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Mesha Stele

Ataroth and the Inscribed Altar: Who Won the War Between Moab and Israel?

Ataroth is an obscure Transjordanian city, referenced only twice in the Bible. Nevertheless, due to modern archaeological discoveries, it has become a central piece of evidence for reconstructing the history of the Moabite rebellion against Israel and King Mesha’s expansion of the Moabite kingdom described in both 2 Kings and the Mesha Stele.

Adam L. Bean

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Prof.

Christopher A. Rollston

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Dibon-Gad Between the Torah and the Mesha Stele

In the southern Transjordanian Mishor (plateau), an area that changed hands between Israelites and Moabites, there once lived two neighboring tribes, Gadites and Dibonites…

Dr.

Yigal Levin

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The Tribe of Gad and The Mesha Stele

Prof.

Aaron Koller

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When Did "Fire Go Forth from Heshbon"?

Contrary to the biblical account of the Israelite conquest and burning of Heshbon in Numbers 21, the archaeological remains of Tell Hesban (biblical Heshbon) demonstrate that it was not settled until centuries after the conquest and settlement period and not burned until over half a millennium later!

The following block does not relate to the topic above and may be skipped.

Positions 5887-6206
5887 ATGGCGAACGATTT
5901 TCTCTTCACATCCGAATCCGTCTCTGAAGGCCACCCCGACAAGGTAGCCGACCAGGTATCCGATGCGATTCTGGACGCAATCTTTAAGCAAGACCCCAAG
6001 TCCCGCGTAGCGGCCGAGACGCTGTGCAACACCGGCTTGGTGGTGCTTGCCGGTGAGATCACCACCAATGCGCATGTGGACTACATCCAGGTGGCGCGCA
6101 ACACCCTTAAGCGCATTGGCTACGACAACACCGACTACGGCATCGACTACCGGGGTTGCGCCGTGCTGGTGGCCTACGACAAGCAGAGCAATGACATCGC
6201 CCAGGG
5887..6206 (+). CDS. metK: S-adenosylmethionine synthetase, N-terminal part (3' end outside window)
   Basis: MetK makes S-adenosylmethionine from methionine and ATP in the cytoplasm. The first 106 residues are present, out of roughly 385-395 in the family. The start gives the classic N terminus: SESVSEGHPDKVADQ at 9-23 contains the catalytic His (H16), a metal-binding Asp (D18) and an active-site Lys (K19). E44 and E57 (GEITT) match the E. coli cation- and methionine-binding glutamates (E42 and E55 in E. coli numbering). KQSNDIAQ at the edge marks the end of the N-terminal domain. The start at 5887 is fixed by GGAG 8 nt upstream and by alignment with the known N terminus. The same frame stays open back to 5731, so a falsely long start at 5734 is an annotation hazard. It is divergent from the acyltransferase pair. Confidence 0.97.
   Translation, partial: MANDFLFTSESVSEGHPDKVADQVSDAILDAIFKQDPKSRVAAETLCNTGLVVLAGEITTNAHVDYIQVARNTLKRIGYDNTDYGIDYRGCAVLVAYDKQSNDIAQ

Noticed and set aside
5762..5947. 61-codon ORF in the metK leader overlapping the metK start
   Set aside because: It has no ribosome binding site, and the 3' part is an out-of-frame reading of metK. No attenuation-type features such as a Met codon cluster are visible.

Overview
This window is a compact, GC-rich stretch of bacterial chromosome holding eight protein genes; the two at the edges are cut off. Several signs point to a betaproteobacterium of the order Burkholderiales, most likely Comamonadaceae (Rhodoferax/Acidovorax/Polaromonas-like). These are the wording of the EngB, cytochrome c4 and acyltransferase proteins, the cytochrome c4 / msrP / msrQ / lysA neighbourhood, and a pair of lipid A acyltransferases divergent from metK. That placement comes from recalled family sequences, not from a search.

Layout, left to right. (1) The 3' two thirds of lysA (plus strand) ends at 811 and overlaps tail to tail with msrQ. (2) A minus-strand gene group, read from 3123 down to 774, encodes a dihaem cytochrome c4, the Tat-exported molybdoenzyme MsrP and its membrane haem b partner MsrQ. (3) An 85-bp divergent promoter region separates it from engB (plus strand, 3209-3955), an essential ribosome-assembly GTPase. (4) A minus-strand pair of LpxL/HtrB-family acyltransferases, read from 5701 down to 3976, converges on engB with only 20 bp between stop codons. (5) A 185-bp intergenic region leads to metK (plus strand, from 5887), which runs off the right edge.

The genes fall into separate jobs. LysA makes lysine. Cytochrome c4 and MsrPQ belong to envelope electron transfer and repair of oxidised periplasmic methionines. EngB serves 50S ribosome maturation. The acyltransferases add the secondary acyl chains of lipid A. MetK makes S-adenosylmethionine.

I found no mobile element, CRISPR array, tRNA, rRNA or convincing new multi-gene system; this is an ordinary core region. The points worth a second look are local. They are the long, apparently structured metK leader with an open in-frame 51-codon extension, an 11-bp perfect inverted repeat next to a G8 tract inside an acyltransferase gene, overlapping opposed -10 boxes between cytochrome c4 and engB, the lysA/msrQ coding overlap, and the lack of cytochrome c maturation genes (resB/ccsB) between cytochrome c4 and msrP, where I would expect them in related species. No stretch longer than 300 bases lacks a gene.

Dr.

Elizabeth Bloch-Smith

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North Israelite Memories of the Transjordan and the Mesha Inscription

The Mesha Inscription describes Omri’s conquest of the mishor in the Transjordan, and Moab’s subsequent (re)taking of it, in the 9th century B.C.E. Reading Numbers 21 in conversation with archaeological findings confirms much of this and offers us a glimpse at the history of this region before the Omride conquest.

Prof.

Israel Finkelstein

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Prof.

Thomas Römer

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War at Yahatz: The Torah Versus the Mesha Stele

A closer look at the Torah’s focus on Wadi Arnon as the northern border of Moab: Who really cared about the boundaries of Sihon’s Amorite kingdom?

Dr.

David Ben-Gad HaCohen

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Obliterating Cherem

The Torah describes a practice of declaring people cherem, which means that the person, and—in some cases—his family, would be annihilated, and his possessions donated to the Temple. The rabbis were unhappy with this law and used their homiletical approach to “obliterate” it.

Dr. Hacham

Isaac S. D. Sassoon

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